Series: Cotton Malone #4
Published by Random House LLC on 2008-12-02
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BONUS: This edition contains an excerpt from Steve Berry’s The Columbus Affair and a Cotton Malone dossier. As a child, former Justice Department agent Cotton Malone was told his father died in a submarine disaster in the North Atlantic, but now he wants the full story and asks his ex-boss, Stephanie Nelle, to secure the military files. What he learns stuns him: His father’s sub was a secret nuclear vessel lost on a highly classified mission beneath the ice shelves of Antarctica. But Malone isn’t the only one after the truth. Twin sisters Dorothea Lindauer and Christl Falk are fighting for the fortune their mother has promised to whichever of them discovers what really became of their father–who died on the same submarine that Malone’s father captained. The sisters know something Malone doesn’t: Inspired by strange clues discovered in Charlemagne’ s tomb, the Nazis explored Antarctica before the Americans, as long ago as 1938. Now Malone discovers that cryptic journals penned in “the language of heaven,” inscrutable conundrums posed by an ancient historian, and the ill-fated voyage of his father are all tied to a revelation of immense consequence for humankind. In an effort to ensure that this explosive information never rises to the surface, Langford Ramsey, an ambitious navy admiral, has begun a brutal game of treachery, blackmail, and assassination. As Malone embarks on a dangerous quest with the sisters–one that leads them from an ancient German cathedral to a snowy French citadel to the unforgiving ice of Antarctica–he will finally confront the shocking truth of his father’s death and the distinct possibility of his own.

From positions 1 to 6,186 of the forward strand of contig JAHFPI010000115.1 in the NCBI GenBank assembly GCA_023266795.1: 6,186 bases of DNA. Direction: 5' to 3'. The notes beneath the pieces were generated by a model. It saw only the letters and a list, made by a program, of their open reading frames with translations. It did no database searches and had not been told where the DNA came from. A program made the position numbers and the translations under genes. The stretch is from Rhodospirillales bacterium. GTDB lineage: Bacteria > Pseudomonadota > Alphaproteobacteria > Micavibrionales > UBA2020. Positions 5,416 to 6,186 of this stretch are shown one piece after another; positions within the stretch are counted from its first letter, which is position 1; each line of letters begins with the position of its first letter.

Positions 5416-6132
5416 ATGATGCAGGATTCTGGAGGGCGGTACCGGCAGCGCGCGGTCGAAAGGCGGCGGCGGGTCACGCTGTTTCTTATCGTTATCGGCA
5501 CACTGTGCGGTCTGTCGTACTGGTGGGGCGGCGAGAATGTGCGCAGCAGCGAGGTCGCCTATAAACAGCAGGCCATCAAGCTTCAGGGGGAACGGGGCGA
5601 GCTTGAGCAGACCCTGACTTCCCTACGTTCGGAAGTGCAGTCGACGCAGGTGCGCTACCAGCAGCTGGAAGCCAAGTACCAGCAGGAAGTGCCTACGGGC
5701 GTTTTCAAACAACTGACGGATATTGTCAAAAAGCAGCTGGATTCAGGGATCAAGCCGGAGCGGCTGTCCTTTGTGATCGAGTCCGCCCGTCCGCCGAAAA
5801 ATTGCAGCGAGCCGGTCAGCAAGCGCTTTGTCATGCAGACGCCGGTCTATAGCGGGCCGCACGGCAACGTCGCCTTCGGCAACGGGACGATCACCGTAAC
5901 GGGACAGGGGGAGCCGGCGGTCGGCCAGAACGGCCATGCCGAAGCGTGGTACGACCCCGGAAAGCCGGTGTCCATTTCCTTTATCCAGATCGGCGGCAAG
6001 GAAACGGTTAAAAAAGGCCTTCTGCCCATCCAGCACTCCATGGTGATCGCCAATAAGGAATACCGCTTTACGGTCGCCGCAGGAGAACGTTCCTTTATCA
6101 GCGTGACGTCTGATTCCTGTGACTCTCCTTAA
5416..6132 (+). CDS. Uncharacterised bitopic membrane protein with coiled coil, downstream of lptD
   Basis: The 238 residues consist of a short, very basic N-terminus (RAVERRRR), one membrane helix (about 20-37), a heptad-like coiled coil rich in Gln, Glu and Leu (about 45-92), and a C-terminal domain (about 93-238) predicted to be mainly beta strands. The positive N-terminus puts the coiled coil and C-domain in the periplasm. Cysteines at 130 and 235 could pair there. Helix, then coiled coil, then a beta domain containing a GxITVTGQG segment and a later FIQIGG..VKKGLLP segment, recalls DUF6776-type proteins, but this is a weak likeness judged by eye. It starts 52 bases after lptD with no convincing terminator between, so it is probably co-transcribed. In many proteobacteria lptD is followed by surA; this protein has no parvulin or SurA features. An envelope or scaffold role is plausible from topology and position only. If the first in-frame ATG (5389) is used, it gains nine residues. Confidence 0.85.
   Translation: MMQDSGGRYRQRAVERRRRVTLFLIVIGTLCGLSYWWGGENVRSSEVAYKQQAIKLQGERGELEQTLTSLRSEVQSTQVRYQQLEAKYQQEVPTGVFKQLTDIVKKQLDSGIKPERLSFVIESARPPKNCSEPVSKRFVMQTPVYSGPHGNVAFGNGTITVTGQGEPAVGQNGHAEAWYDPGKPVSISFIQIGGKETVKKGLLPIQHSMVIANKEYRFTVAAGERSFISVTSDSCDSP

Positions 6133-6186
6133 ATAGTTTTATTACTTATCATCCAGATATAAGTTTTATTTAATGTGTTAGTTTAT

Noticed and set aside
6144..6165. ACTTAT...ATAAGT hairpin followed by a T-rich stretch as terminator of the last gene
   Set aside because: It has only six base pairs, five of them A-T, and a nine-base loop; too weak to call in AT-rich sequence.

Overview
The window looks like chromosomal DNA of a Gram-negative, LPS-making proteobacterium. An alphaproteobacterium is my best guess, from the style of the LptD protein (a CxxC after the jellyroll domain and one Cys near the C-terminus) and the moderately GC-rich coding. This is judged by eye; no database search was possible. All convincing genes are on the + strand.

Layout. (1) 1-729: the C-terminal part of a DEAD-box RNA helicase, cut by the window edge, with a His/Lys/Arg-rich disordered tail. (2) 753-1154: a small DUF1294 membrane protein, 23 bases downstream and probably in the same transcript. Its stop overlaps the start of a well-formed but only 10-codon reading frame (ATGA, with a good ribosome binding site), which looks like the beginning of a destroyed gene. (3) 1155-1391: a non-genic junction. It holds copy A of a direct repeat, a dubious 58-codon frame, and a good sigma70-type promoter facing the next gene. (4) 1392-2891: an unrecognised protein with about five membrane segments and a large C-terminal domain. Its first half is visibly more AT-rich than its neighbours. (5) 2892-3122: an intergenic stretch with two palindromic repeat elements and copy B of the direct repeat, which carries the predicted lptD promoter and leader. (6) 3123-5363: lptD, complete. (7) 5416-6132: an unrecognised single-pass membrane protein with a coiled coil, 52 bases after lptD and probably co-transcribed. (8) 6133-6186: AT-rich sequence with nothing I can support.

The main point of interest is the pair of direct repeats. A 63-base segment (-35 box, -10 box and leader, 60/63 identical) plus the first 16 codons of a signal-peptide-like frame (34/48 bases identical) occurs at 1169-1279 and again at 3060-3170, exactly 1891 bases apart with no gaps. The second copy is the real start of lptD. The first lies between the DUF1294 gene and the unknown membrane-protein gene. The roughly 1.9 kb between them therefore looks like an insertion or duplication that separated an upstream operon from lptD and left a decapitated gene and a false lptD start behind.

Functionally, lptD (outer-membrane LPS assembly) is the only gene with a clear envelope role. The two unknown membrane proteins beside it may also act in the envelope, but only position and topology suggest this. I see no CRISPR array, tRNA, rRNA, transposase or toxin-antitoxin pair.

The Charlemagne Pursuit definitely had an interesting premise. Basically, an ancient, advanced culture living in Antarctica helped Western civilization. In WWII, the Nazis sent expeditions to Antarctica with the hope of finding the beginning of an ancient “Aryan” race. This advanced culture had technology and mathematics well before any of the other ancient civilizations on Earth. And, because they were a seafaring society that had an advanced knowledge of longitude, they were able to reach out and impart wisdom to these other civilizations. I’ve always said that Berry’s historical premises are superior to his religious premises. The Charlemagne Pursuit is no different. I was definitely interested.
I think one of the best things about Berry’s Cotton Malone series are the supporting characters. This time, we learn so much more about Stephanie Nell; the Deputy NSA Director, Edwin Davis; and President Danny Daniels (what a ridiculous presidential name, seriously. Who gives someone the same first name as their last name?). I really enjoyed how these characters got on with each other. I was especially surprised at the budding relationship between two of them. Berry fleshes out the President’s character a little more from the earlier book and we learn that he isn’t the idiot that everyone thinks he is.
Cotton spent just about the entire book being skeptical about the pursuit. He’s usually on board with these “quests” right away so I’m not sure why he was so hesitant. Was it because it had something to do with his father? Because he didn’t trust his associates? Yes, is the answer to both of those questions but his skepticism so far into the story was off-putting. If your main character doesn’t believe, why should we?
What kept me from liking this book as much as The Venetian Betrayal is that the book felt unbalanced. I felt Berry spent more time on Stephanie and Edwin’s quest to stop the Admiral than it was on Cotton and the Charlemagne pursuit. I definitely liked Stephanie’s side of the story a lot better but I’m not sure I should have. Like I said, this is Cotton’s story. I want to cheer him on.
Overall, it’s an interesting story but not as good as the earlier book in the series.
© 2014 – 2016, Jessica Workman Holland. All rights reserved.